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Audio Book Review


Doctor Who
The Lost Stories
The Rosemariners


Author: Donald Tosh
Performed by: Frazer Hines and Wendy Padbury
Big Finish Productions
RRP: £12.99 (CD), £10.99 (download)
ISBN: 978 1 84435 590 7
Available 30 September 2012

The Doctor, Jamie and Zoe find themselves on an almost deserted space lab. Earth Station 454 is being closed down, its staff relocated. Years of research and co-operation are coming to an end, and only distinguished xeno-botanist Professor Arnold Biggs remains on board. But is there more to the closure than meets the eye - for the operation is being supervised by the Rosemariners of the planet Rosa Damascena. Their terrifying Commander, Rugosa, seems to have something to hide. In a world where no one is quite what they seem, and deadly plants lurk around every corner, the Doctor will have to use all his ingenuity just to stay alive... just to stay himself...

Despite boasting a larger cast than previous Lost Stories featuring the First or Second Doctors (with David Warner and Clive Wood supporting the surviving regular cast members Frazer Hines and Wendy Padbury), The Rosemariners actually feels less performance-led and more narration-heavy than the likes of The Masters of Luxor and The Prison in Space. That’s because Donald Tosh, the original author of this previously unfinished and unmade four-part serial, has written the audio version very much in the style of a novelisation, with lots of descriptions of things, such as characters’ moods and movements, that could have been conveyed by acting and sound effects alone.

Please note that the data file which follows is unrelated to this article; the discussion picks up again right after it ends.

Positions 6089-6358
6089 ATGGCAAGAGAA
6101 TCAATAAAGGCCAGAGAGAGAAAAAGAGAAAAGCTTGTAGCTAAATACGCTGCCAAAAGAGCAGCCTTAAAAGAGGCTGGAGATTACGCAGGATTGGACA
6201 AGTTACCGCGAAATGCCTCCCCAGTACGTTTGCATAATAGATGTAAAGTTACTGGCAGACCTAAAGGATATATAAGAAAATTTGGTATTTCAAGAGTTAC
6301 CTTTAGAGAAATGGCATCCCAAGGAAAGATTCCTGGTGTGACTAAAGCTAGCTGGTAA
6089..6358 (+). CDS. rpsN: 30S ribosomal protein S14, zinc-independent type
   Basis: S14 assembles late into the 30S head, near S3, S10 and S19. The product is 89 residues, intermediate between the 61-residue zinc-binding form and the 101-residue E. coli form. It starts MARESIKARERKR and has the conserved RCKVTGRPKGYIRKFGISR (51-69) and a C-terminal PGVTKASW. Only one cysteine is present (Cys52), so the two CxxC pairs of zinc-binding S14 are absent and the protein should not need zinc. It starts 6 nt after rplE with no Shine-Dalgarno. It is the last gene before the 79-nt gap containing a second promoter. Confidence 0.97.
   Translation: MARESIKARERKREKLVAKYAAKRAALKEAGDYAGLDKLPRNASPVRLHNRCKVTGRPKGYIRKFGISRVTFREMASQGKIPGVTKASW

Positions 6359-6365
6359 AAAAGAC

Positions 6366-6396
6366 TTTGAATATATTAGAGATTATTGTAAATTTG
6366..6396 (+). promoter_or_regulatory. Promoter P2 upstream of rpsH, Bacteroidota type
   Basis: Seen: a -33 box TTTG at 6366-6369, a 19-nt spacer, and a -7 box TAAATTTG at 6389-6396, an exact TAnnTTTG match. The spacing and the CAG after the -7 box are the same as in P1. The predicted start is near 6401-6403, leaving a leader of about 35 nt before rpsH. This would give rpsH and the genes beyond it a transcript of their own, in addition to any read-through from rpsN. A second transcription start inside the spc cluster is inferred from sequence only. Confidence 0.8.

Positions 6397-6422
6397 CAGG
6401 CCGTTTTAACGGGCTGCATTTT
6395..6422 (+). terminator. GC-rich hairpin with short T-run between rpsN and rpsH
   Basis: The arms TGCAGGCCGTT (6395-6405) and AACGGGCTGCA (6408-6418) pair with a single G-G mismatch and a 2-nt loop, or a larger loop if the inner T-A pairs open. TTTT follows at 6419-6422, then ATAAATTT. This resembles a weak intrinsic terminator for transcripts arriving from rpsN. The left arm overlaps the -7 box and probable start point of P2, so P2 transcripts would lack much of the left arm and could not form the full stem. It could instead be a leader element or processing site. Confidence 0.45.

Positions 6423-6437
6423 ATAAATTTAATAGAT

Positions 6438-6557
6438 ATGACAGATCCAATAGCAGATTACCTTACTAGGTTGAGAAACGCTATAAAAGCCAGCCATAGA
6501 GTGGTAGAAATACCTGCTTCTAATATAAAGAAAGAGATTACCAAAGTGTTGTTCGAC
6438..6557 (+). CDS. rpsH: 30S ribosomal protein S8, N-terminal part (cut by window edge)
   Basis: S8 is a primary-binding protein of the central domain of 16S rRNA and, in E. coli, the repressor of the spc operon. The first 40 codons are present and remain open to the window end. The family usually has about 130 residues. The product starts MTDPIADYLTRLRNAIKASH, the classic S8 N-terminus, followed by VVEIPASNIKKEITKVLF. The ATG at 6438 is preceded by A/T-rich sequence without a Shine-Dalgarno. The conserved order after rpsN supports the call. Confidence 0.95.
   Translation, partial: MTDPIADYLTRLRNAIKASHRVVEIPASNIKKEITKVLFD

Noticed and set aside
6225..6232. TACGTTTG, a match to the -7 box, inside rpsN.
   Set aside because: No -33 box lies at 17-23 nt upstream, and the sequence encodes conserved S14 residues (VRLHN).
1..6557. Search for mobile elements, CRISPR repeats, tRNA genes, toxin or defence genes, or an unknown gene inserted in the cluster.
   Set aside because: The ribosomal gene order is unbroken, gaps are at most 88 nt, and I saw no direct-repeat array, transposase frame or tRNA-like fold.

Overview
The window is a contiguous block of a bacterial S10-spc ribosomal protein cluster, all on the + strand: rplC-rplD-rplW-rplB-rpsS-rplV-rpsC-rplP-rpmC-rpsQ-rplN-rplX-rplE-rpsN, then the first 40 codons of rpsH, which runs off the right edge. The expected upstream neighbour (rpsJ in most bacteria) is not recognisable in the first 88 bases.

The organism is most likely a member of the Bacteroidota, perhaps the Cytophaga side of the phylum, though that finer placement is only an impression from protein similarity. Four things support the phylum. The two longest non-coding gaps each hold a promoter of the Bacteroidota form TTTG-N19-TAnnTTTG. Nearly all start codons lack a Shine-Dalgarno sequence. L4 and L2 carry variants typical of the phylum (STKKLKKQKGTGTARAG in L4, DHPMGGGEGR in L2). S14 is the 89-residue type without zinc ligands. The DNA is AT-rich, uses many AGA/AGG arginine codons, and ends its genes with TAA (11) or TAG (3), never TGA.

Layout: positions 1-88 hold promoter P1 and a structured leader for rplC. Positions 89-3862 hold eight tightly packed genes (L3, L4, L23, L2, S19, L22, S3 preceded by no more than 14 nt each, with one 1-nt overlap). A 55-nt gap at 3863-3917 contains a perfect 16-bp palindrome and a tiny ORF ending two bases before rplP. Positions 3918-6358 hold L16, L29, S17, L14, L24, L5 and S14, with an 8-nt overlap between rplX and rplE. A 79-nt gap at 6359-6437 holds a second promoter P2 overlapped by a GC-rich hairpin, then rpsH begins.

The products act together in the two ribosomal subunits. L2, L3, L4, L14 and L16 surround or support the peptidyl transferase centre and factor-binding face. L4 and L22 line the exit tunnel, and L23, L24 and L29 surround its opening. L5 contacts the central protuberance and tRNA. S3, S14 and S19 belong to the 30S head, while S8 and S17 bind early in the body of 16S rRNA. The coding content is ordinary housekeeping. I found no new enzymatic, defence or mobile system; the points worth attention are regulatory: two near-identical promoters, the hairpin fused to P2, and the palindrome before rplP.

Mind you, without this level of narration I suspect that the production team would have struggled to fill two discs with this story, which isn’t exactly high on incident.

Still, any opportunity to have Hines re-creating the vocal qualities of Patrick Troughton is well worth pursuing, and the other performances are lively too. Warner, playing the out-of-his-depth scientist Biggs, can always be relied upon to deliver the goods, while Wood is suitably sinister as the villainous Rugosa, though even he struggles to add drama to the rather limp “cliffhanger” ending to Part Three. Curiously, Padbury is required to deliver the lines of a male character, a French administrator called Colbert. She manages his accent well, but couldn’t Colbert’s gender have been changed to female? Such things are not unheard of in the Lost Stories range. The casting of the supporting character Brunon is more successful - I did not realise who was doubling up as him until the final episode.

The surfeit of narration and the dominance of male characters are probably both indicators of Hartnell-era script editor Tosh’s inexperience of writing for Big Finish’s audio landscape. Perhaps the production team should have edited his script or given him more guidance. Nevertheless, we should be grateful that on this occasion the serial’s original writer is still with us, and willing and able to complete the work.

Tosh’s plot explores typically Sixties themes concerning doppelgangers and mind control via opiates (a plant extract called Rosedream) and other means. It is unclear how the aliens are able to duplicate Colbert so precisely - at first it seems as though the Rosemariners’ deadly plants can create Invasion of Body Snatchers-style “pod people”, but that proves not to be the case.

Though this production doesn’t entirely come up smelling of roses, it isn’t a complete load of tosh either.


Richard McGinlay

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